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Ski Resorts Close as West Coast Drought Intensifies

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Ski Resorts Close as West Coast Drought Intensifies

As we all know, California is experiencing its fourth year of extreme and exceptional drought. Scientists have confirmed it's the worst drought in the region in the last 1,200 years. Thankfully, Secretary of the Interior Sally Jewell announced on Feb. 6 that the Bureau of Reclamation is "making $50 million in funds available for drought relief projects throughout the West—including nearly $20 million for California’s Central Valley Project."

Mt. Shasta Ski Park has shut down "until the next storm comes in," according to its website.

"California’s ongoing drought is wreaking havoc on farmers, ranchers, municipalities, tribes and the environment," said Secretary Jewell. "With climate change, droughts are projected to become more intense and frequent in many parts of the West, so we need to pursue every measure to provide relief and support to communities who are feeling the impacts."

Secretary Jewell made the announcement after a meeting with California's Governor Brown to discuss the Obama Administration’s "all-in" approach to the drought in California.

Outdoor recreation enthusiasts hope these measures help alleviate the crisis because winter sports especially have taken a hard hit from the drought. Ski areas and resorts in Southern California haven't been able to open or have struggled to stay open for the past several years. But it's not just Southern California where the skiing is getting dicey. Central and northern parts of the state, including the famed Tahoe ski resorts, are floundering this season, too.

Many parts of Central and Northern California had their driest January (usually California's wettest month) on record, according to the latest summary from the U.S. Drought Monitor. The California Department of Water Resources (CDWR) reported that at the end of January, the snowpack was "dismally meager" at 25 percent of the historical average statewide and as low as 11 and 12 percent in some areas. Washington and Oregon remained dry as well.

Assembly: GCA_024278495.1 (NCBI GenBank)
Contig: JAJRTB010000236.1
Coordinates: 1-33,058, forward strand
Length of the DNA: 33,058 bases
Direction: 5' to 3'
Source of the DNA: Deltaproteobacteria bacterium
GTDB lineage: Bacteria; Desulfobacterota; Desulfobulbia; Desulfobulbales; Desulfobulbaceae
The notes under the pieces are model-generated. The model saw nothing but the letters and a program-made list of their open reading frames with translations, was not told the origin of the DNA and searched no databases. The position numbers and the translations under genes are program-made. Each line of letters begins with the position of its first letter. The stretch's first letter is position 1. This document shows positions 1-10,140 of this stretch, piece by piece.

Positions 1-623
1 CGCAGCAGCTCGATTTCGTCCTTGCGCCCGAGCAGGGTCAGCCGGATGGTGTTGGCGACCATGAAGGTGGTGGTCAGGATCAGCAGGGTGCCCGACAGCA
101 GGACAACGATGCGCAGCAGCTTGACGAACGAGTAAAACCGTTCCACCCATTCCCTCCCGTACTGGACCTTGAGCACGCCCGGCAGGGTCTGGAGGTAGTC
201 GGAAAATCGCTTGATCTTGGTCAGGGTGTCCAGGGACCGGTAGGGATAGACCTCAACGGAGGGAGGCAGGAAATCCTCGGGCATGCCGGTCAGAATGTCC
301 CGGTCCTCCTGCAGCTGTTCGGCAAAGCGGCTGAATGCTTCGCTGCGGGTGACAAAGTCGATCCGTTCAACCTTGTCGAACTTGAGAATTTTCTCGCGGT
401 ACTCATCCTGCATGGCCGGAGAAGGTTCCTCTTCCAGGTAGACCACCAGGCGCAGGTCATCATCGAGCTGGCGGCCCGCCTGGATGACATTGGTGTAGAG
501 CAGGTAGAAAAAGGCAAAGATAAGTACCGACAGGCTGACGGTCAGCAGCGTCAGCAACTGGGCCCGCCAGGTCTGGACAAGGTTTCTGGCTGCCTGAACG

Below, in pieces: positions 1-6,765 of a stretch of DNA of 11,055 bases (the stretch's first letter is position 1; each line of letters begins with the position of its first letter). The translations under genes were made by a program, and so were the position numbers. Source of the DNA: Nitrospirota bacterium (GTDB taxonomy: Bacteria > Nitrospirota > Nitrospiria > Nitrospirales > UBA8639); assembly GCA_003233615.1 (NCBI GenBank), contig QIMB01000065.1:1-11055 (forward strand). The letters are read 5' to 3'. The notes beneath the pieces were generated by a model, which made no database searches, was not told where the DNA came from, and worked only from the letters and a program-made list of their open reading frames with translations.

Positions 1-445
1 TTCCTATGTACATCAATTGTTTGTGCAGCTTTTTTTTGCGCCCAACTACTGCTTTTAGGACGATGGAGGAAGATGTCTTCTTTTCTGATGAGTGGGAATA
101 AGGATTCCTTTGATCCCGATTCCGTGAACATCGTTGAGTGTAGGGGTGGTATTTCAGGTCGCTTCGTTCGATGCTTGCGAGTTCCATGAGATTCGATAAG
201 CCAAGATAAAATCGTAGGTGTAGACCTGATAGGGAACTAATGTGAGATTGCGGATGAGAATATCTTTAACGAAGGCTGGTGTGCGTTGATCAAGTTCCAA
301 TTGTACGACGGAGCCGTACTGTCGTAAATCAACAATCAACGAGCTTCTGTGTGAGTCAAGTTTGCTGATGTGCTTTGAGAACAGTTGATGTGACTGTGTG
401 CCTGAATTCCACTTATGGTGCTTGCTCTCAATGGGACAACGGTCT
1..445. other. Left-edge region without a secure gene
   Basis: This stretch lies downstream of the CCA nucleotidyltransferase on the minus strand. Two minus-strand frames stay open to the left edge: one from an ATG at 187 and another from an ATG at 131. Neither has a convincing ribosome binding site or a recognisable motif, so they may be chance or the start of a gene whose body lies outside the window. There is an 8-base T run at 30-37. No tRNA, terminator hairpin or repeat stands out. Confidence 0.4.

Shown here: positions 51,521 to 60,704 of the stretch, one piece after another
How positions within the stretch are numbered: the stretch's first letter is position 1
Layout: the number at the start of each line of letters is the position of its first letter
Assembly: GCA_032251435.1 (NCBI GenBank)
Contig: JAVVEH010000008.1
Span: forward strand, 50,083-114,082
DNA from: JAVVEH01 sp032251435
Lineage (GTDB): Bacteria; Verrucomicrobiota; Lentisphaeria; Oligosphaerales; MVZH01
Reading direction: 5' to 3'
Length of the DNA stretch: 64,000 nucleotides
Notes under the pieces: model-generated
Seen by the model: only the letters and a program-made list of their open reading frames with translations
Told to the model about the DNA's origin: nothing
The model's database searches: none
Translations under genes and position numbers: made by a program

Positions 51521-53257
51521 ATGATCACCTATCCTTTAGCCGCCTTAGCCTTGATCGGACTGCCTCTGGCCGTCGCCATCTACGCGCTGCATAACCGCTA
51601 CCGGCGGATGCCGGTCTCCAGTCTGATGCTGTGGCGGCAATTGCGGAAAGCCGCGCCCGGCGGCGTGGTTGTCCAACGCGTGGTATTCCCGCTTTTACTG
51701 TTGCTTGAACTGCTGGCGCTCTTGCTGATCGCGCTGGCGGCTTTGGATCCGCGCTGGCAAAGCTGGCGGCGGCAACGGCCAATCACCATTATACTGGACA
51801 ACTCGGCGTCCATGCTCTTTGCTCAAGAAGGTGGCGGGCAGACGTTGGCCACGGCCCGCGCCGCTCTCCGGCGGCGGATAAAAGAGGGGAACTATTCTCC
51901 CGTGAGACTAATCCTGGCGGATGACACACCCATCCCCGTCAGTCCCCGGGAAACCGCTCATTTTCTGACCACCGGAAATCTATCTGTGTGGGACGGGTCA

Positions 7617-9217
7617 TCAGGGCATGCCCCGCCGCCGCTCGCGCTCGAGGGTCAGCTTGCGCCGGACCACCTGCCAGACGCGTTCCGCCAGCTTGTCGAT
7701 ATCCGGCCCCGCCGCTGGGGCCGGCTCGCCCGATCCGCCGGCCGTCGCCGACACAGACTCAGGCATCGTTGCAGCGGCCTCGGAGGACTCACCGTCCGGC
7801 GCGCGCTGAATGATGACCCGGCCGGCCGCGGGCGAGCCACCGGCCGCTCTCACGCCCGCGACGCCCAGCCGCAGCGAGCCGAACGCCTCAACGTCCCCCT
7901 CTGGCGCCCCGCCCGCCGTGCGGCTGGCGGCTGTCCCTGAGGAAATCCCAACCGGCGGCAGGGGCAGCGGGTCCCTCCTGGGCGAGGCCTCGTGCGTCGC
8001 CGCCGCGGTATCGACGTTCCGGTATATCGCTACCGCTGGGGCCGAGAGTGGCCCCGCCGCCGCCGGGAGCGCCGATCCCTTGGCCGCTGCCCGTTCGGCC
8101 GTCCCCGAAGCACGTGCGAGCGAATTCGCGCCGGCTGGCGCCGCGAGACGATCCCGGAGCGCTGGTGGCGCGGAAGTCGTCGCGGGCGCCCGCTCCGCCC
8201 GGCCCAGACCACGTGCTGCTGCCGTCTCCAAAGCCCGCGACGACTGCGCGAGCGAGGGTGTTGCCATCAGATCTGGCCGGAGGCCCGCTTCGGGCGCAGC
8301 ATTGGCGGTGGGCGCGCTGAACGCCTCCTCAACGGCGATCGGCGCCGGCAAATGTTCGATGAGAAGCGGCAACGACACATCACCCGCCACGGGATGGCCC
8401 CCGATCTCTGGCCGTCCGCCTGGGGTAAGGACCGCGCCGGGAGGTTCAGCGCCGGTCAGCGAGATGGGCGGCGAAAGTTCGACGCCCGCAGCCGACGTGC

The little precipitation that these states have seen falls as rain even in higher elevations due to warmer than average temperatures, making it likely that California's drought will run through a fourth consecutive year. Photo credit: U.S. Drought Monitor

The little precipitation that these states have seen falls as rain even in higher elevations due to warmer than average temperatures, said the U.S. Drought Monitor. The snowpack is so crucial because, "in normal years, it supplies about 30 percent of California's water needs as it melts in the spring and early summer," according to CDWR. Unfortunately, CDWR's snow survey shows that California’s drought will likely continue for a fourth consecutive year.

In California, the Tahoe Donner Cross Country trail, Dodge Ridge in Pinecrest, Badger Pass in Yosemite National Park and Mt. Shasta Ski Park have shut down indefinitely, citing a lack of snow. Willamette Pass Resort and Hoodoo Ski Area in Oregon suspended operations as well.

Willamette Pass Resort in Oregon has suspended its operations due to lack of snow.

Even ski areas and resorts in northern climes, such as Mt. Washington Ski Resort on Vancouver Island, are closing due to lack of snow. That's the second year in a row that Mt. Washington was forced to close early. Hemlock Ski Resort near Vancouver won't even open this season. Eaglecrest Ski Area near Juneau, Alaska halted lift operations until they receive enough snow to open at least part of the upper mountain. That's right, a ski area in Alaska is closed due to insufficient snow.

Before they suspended operations, die-hard skiers tried to make the most of the snow they did have at Eaglecrest Ski Area.

Other resorts are barely hanging on. Homewood Ski Resort in Lake Tahoe has shut down all but two bunny hill rope tows. Mt. Ashland Ski Area in Oregon reopened Saturday after closing in mid-January. It reopened because the area finally received its first significant snow storm of the season, according to NPR's Here and Now. Unfortunately, "even if a record-breaking snowstorm were to hit, experts say there would still be good chance of severe drought" for much of Oregon, according to David Nogueras of Here and Now.

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